AI is still tragically hexed, with no sign of an Inquisitor about. That’s not to say it kills off enjoy, far from it the AI can do some interesting things. It lapses though at times to deliver a challenge, so once you get rolling it can be certain doom for your enemies. The campaign will generally see many pointless troop movements, and sometimes questionable agent actions, notably the French have no qualm with obtaining my merchants assets whenever they can, the cheek!
I saw the Scottish faction leader empty the entire of Edinburgh to take Inverness to the North, now I had a force not to far from their border at York. We had trading rights established but I in no way declared any niceties other than that, so while they took out the Rebel castle I basically walked into the Scottish capital unscathed. Since then they have tried twice to storm my newly acquired tax farm, er I mean city. Had the difficulty been on easy I wouldn’t have objected but this was normal AI strategy being employed. Their launch of inferior attacks only serves to cost them greatly, for these reasons it lets the experience down.
Combat AI is no push over but all you need is a few practice battles and human logic can overcome most situations. It’s hilarious when the computer will adjust its formation and turn away from you, leaving them open to easy arrow pickings or a quick cavalry charge. I found large armies to be a better challenge simply because you need to take stock on their various units and adjust your lines a little. The computer can better calculate moves and watch for stresses on morale, so big battles mean bigger fun. Small battles tend to be easy on matching the AI and quickly outwitting it, this hasn’t changed significantly from Rome: Total War.
Naval battles, one area real-time strategists are still denied so these ‘skirmishes’ will only ever be seen taking place during a campaign map and are settled through a forced auto-resolve. Simply who ever has the most boats or more battle savvy admiral will win, this can be devastating when moving troops over seas as a quick rebel attack could sink your entire armada, beware the fury of the open waters.
There are 21 factions to pick from; first starting out you’ll only be able to choose from a few of the selection. You can choose from there to play through a short or long campaign which has an affect on your winning conditions. Shorter games could have you hold say 15 regions and wipe out a certain other faction, while longer haul journeys will want 45 regions and control of a settlement. Ultimately it’s your choice of tactics that will really decide this, either diplomacy and assassination for subtle advances or all out war, my personal favourite.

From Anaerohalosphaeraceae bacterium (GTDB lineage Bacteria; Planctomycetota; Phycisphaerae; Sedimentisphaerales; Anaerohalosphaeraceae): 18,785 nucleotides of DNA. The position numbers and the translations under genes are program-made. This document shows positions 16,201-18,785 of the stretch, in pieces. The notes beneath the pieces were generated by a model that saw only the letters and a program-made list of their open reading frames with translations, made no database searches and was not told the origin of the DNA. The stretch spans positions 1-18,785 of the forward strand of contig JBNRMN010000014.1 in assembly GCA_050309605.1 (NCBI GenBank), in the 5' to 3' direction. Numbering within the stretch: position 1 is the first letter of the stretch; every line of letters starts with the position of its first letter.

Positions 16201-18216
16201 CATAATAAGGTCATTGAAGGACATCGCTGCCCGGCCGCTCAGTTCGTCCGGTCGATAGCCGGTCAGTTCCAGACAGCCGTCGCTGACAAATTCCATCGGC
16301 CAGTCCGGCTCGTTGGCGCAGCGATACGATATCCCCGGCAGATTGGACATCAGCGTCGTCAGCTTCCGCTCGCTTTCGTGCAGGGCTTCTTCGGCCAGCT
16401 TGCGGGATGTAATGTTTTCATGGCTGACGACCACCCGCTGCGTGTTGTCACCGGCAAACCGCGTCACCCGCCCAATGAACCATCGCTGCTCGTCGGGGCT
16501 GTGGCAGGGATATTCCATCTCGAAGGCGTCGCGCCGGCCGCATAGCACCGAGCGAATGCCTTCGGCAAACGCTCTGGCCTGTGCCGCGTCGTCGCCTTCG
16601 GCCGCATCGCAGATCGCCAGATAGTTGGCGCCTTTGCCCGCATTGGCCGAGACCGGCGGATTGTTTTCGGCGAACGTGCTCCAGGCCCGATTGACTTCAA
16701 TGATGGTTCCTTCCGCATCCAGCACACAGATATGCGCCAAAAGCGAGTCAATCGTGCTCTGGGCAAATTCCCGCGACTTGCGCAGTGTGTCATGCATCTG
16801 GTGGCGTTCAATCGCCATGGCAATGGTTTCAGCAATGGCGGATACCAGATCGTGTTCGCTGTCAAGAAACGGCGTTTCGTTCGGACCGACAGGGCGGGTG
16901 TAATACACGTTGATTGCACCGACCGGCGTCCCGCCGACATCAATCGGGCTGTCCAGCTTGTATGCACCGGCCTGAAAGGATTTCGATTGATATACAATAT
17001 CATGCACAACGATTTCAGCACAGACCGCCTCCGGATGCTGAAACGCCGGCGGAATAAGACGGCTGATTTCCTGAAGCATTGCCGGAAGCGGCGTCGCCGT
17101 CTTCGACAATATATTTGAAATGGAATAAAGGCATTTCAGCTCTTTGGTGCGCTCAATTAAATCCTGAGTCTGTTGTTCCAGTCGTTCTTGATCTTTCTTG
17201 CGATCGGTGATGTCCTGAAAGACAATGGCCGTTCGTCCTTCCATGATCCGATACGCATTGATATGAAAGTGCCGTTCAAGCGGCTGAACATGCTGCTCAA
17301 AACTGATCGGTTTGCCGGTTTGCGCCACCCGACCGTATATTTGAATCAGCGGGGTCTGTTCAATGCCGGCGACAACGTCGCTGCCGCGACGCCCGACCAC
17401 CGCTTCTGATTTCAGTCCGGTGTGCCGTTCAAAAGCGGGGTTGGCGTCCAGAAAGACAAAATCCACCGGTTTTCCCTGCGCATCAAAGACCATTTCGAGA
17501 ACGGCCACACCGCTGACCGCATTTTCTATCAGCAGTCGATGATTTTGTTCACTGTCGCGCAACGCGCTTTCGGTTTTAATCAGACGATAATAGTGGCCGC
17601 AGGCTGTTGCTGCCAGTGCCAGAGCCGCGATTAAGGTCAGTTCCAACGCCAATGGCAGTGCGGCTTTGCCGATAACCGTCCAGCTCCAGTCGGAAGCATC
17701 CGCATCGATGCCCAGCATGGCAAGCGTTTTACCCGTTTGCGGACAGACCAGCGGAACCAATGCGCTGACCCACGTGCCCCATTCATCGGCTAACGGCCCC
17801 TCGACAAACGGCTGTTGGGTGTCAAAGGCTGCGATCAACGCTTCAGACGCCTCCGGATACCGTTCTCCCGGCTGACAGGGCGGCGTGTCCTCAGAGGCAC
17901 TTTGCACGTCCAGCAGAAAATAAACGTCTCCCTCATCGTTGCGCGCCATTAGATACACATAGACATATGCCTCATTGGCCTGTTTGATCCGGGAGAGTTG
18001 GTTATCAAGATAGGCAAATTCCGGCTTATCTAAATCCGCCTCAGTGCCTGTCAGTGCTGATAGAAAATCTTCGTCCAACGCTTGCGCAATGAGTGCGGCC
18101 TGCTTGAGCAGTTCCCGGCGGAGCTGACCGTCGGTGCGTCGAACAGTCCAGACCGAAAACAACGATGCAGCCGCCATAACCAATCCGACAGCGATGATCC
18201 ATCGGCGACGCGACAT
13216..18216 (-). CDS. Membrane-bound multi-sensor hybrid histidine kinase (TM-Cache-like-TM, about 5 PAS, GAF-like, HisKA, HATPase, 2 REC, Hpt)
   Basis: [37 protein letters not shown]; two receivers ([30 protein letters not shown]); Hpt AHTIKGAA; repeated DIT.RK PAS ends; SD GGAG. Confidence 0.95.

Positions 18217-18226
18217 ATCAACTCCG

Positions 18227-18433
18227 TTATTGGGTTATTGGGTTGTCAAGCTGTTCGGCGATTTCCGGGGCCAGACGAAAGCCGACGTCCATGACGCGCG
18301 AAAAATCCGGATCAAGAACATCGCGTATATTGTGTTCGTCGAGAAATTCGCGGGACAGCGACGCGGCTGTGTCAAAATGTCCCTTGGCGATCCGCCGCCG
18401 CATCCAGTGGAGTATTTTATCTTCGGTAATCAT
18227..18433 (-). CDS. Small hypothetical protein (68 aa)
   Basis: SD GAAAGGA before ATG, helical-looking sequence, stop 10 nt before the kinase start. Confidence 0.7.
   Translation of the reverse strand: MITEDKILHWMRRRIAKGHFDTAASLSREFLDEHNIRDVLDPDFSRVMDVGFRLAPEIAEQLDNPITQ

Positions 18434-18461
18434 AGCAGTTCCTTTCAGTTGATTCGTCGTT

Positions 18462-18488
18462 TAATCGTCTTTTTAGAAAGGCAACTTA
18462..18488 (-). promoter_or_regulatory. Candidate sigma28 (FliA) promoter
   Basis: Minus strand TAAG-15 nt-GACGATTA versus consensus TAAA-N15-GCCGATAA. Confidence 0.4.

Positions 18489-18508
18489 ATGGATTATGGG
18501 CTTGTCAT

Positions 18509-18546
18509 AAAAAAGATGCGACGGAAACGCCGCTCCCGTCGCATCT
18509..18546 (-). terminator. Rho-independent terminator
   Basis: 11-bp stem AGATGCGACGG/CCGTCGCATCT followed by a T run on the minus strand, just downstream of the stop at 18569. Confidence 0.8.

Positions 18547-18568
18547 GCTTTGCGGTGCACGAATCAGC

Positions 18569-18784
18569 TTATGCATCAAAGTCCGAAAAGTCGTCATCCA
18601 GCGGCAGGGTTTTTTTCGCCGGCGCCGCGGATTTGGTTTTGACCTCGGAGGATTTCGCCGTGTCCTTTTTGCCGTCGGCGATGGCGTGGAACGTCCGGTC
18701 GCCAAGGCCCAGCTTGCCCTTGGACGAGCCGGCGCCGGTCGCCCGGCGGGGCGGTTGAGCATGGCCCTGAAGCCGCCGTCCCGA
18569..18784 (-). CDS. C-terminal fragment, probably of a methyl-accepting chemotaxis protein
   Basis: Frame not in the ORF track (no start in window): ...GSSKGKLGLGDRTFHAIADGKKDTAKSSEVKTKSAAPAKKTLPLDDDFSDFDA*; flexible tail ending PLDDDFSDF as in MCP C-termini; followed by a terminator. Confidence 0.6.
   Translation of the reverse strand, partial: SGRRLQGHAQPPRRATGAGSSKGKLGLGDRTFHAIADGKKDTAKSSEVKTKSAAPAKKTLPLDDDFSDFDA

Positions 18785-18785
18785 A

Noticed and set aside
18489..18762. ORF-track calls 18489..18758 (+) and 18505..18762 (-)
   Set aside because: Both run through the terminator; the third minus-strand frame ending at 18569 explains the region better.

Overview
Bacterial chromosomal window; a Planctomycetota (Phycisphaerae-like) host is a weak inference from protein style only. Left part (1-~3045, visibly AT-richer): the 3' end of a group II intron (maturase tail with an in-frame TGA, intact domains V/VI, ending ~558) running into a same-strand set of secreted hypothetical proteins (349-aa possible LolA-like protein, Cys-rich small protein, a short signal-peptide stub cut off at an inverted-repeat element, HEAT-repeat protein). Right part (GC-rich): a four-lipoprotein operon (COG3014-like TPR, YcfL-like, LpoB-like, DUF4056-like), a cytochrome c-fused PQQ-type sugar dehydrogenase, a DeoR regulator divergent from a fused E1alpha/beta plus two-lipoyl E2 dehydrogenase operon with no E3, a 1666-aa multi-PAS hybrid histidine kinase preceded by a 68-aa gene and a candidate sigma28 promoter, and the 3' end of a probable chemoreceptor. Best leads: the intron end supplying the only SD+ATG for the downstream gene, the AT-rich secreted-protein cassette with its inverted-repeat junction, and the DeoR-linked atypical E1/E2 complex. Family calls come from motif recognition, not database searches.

Of course if you’d rather just square off against other players then Medieval 2 doesn’t shy away on multiplayer action. Internet or LAN you’ll soon arrive at the lobby, from there you can pick your game (or host) and fire away. You can even play out specialised Historical battles, similar to the single player historical skirmishes.
Tragically no form of a multiplayer campaign has been added in, I should think many would relish at the idea of fighting other players for control of medieval Europe and beyond. Of course these could take days themselves but a save feature would surely fix that, alas I can dream for the future though.
I got a little giggle from what could only be described as a “disclaimer” from Creative Assembly over the issues of religion within Medieval 2 and its role in war. Ironically of course those who would take issue wouldn’t have history or even indeed the present on their side. Still it’s the thought that counts, though I don’t think many who would take offence should even pick up a war strategy game. Perhaps SEGA should make it policy to dispatch free body-sized bubble wrap for those disturbed by what they’ve encountered in the hope they’ll shield themselves from further harm. As I said, it’s nice Creative Assembly having taken the time to acknowledge these sensitive “crusading” souls (no pun intended of course).
When one “gets stuck in”, so to speak
Truly, well done
MEDIEVAL 2: TOTAL WAR VERDICT
Medieval 2: Total War is worth every pound, dollar and euro pumped into the game from the developers, and then from the gamers wallets into their bank account coffers. This is the latest and most outstanding title in the Total War franchise, any history RTS buff or fan of the series would be psychotically imbalanced should they choose to pass on this.
TOP GAME MOMENT
Why, laying siege, storming and sacking Paris of course - what a silly question. Hundred years War can kiss my Royal English boot!